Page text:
An interesting project, covered in this New York Times ArtsBeat item. An excerpt:
To demonstrate the validity of Twitter-based research, Mr. Russ searched through some 400,000 Twitter posts coming from identifiable locations and zeroed in on three different linguistic variables, starting with the regional distribution of “soda” vs. “pop” or “Coke,” something that has been well-studied by scholars and amateurs alike. Next, he tracked the use of “hella,” an intensifier (as in “hella boring”) that is associated with Northern California but whose regional distribution has only been examined anecdotally. Finally, he looked at the well-documented syntactic construction “needs X-ed” (as in “the car needs washed”), which is common in the Midwest and especially around Pittsburgh.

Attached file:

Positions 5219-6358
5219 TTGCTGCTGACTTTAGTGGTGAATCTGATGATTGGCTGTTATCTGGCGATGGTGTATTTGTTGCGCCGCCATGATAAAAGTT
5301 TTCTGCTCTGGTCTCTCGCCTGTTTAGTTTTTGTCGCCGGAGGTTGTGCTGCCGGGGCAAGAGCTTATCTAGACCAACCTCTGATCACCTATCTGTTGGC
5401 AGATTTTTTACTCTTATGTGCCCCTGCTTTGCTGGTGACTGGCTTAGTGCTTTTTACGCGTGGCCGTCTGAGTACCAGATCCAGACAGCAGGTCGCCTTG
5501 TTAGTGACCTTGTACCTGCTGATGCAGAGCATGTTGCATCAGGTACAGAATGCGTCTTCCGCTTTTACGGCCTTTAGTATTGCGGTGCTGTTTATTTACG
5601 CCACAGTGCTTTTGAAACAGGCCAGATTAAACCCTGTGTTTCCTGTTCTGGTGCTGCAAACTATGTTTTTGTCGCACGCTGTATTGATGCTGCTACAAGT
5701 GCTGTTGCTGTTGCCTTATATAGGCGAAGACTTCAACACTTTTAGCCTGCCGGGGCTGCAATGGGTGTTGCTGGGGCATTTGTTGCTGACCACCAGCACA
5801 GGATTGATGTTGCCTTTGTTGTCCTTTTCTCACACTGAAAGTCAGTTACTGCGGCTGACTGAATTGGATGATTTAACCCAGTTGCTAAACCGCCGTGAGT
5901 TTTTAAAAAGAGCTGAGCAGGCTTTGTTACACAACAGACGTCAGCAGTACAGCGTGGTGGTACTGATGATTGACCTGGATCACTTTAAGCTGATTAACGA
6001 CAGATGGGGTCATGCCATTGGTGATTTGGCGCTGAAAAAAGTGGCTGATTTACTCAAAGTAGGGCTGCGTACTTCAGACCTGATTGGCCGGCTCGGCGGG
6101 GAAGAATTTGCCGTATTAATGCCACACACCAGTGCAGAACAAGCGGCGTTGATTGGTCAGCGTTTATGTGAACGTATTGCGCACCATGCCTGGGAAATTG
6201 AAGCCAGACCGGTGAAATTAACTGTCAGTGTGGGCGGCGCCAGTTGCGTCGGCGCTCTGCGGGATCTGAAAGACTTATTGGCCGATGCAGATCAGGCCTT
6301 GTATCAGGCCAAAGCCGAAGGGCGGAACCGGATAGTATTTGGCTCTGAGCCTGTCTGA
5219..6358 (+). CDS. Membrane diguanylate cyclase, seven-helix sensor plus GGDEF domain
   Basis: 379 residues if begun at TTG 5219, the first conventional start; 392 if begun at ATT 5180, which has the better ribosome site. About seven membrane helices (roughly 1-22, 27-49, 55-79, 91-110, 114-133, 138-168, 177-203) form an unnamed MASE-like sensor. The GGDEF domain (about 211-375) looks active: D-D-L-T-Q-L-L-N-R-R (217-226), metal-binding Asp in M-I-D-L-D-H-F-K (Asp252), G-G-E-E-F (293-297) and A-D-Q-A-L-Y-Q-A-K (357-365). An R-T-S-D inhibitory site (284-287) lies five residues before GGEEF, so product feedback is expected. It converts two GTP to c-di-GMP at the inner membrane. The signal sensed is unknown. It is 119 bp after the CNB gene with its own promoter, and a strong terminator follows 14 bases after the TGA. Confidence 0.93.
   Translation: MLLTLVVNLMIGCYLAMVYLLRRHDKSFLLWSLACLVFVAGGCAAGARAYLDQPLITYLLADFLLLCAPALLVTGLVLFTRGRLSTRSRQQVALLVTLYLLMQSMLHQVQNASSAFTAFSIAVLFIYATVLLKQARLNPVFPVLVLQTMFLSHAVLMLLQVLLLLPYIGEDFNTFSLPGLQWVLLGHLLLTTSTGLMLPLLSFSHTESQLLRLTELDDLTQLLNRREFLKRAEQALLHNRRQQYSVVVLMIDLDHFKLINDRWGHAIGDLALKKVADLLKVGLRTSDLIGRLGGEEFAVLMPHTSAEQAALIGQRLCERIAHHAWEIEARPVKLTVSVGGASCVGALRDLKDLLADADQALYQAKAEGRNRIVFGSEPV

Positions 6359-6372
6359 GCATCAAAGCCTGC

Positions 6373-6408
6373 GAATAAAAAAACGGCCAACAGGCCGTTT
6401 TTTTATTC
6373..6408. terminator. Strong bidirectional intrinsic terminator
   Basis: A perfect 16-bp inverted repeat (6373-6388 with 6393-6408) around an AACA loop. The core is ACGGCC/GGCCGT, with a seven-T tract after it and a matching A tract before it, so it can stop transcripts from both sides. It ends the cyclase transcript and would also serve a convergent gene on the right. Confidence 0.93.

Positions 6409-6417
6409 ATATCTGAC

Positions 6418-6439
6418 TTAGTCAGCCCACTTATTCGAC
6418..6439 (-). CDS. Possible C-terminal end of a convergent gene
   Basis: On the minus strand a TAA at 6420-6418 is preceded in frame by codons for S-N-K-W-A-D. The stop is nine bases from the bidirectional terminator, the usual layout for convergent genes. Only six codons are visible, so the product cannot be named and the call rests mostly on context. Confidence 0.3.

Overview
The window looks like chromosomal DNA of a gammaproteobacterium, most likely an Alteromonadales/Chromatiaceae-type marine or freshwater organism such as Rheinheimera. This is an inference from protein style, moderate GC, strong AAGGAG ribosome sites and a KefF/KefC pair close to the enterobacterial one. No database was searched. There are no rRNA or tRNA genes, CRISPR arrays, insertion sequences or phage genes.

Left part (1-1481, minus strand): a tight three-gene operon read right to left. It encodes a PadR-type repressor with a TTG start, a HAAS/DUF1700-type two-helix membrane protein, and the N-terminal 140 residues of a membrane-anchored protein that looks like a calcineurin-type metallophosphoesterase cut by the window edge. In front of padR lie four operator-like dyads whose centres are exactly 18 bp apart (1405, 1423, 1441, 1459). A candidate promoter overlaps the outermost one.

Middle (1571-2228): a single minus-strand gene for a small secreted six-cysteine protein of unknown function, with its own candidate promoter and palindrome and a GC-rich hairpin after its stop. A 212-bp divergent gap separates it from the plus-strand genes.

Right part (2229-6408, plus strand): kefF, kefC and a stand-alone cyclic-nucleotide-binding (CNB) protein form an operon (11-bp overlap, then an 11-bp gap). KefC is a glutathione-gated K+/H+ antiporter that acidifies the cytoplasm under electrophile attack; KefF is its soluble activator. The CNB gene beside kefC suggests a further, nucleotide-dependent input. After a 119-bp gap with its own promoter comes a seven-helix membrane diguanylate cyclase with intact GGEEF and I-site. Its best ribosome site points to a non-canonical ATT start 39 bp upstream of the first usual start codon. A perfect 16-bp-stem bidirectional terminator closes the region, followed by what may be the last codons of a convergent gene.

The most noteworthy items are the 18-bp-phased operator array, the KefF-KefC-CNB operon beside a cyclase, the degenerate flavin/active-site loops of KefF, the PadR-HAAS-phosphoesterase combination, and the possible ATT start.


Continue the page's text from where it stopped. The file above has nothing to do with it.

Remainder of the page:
Mr. Russ’s results for carbonated beverages, plotted onto a Google map, track closely with previous research, with “pop” predominant from the Midwest to the Pacific Northwest, “Coke” predominant in the South and “soda” ruling the Northeast and Southwest while also cropping up elsewhere. But his map for “hella” shows the word leap-frogging up the West Coast to Seattle (and, more puzzlingly, popping up in St. Louis and Kansas City).
Thanks to Donna Colin for the pointer.